MacDirectory Magazine

Spring-Summer 2008 (#37)

MacDirectory magazine is the premiere creative lifestyle magazine for Apple enthusiasts featuring interviews, in-depth tech reviews, Apple news, insights, latest Apple patents, apps, market analysis, entertainment and more.

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Page 60 of 178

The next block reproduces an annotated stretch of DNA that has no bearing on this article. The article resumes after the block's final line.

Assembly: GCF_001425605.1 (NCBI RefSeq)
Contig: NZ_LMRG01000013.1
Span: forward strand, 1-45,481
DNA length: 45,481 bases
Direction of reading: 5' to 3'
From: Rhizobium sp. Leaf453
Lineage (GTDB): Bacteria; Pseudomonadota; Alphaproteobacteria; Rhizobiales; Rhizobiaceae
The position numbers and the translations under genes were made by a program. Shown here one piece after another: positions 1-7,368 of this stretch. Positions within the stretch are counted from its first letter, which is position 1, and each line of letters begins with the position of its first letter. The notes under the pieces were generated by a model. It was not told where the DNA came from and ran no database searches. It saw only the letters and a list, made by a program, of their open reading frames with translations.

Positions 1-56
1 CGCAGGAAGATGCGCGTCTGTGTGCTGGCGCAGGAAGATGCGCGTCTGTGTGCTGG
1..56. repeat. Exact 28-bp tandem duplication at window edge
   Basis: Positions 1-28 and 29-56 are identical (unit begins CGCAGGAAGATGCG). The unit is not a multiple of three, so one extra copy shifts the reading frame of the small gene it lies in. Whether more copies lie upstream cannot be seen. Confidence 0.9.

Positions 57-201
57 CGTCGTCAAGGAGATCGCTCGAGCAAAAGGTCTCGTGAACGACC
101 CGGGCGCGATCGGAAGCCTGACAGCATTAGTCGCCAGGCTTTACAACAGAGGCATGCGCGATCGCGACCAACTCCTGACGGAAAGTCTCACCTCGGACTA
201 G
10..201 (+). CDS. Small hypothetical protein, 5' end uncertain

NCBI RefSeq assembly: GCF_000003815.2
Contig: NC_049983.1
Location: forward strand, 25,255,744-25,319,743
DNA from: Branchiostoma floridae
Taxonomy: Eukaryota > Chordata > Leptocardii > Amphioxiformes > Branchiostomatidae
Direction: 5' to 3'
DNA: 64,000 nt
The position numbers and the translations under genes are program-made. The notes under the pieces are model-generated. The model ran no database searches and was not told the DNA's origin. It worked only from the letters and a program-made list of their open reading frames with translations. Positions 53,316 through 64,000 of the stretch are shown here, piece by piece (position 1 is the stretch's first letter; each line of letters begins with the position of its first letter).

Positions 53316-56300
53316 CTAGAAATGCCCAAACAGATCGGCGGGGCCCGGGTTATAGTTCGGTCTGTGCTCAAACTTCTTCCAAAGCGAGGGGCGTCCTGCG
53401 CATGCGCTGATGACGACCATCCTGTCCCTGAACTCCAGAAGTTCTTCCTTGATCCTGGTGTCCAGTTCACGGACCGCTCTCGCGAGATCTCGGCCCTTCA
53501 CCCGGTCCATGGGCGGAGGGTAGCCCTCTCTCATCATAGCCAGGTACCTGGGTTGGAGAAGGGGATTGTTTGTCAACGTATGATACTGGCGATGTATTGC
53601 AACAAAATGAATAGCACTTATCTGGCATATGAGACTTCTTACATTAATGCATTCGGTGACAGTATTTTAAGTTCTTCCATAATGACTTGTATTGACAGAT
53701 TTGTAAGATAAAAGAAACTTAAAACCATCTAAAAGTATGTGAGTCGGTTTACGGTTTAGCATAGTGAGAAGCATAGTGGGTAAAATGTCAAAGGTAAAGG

MacDirectory 59 INTERVIEW KS > When I left Israel to attend college in New York I only packed one thing: the G5. Everything else, I left in Israel. I still use the G5 and I'm due for an upgrade. RS > I love my iPod for the gym. I find the shuffle really easy to use and own a G4 Powerbook and a PC. The new, paper-thin Air is really appealing to me. MD > You both studied film in New York? KS > Yes and living in New York was one of the best experiences as a filmmaker that I could get. My professors and classmates from Hunter have given me so much encouragement. RS > I couldn't let Kobi alone in New York without me. I studied film production and script writing at the New School. Then I attended graduate school at NYU in their Interactive Telecommunications program, where I focused on creating web tools. I like using the creative side of technology for expression. MD > Given the popularity of Apple products in America, do your friends and family in Israel "get" what you envisioned? KS > The Apple community in Israel is very much an underworld, much like Apple was in the 1980s—small and cult like. Apple has become huge and fashionable, and owning Apple products is becoming less of an underworld scene here. RS > I don't think they completely grasp the scope of what we've tried to do. Apple is a sexy brand here in Israel, but they don't have the same perspective that we have. As filmmakers from Israel coming to explore this phenomenon in America, we were exposed to the whole scope of this, especially at the MacWorld Expo. My wife saved all of the text messages I sent her while filming there. One was, "We're really doing it! I love you!" Kobi and I were so excited filming there. MD > Does being from Israel affect how some of the MacHEADS reacted to you? RS > We're both American citizens, though we were raised in Israel. Still, we came as outsiders about the product and also about the American culture itself. I think that allowed us to get a different, fresh point of view, a new angle. I don't want to say more objective angle, but it was interesting for us to come and explore. MD > How did you locate the MacHEADS you interviewed in the film? RS > The Apple community has a very precise presence on the web. We posted on-line and tried to access the right groups. We set up the interviews and when going to film, you know how a friend will bring a friend along? Well, each one brought a friend and the friend in turn would give us another contact. KS > We also met a lot of people at the 2007 MacWorld Expo in San Francisco, where we spent four days shooting. MD > Did you have a favorite MacHEAD? RS > There were so many. Bruce Damer and Galen Brandt, who run the Digibarn Computer Museum in California, were extremely open, intelligent, and fascinating people. Also Shawn King, the executive producer of "Your Mac Life", an Internet show. He said, "It's the people you want to talk to about. Don't love Apple, love the community." MD > Does MacHEADS succeed in expressing what you hoped to convey about Apple users? KS > We answered a lot of questions that hadn't been asked before and worked hard debating this complex question, which involves so many factors that meld together create this idea of MacHEADS. Why Apple and how? It's fascinating and it's still evolving. Evolution is the last chapter in our film. If you think you know all about this brand, just wait — Apple is always changing. RAINES COHEN > PHOTO BY ALON GREGO KOBI SHELY AT KEYNOTE 2007 > PHOTO BY CHIMP 65 PRODUCTIONS

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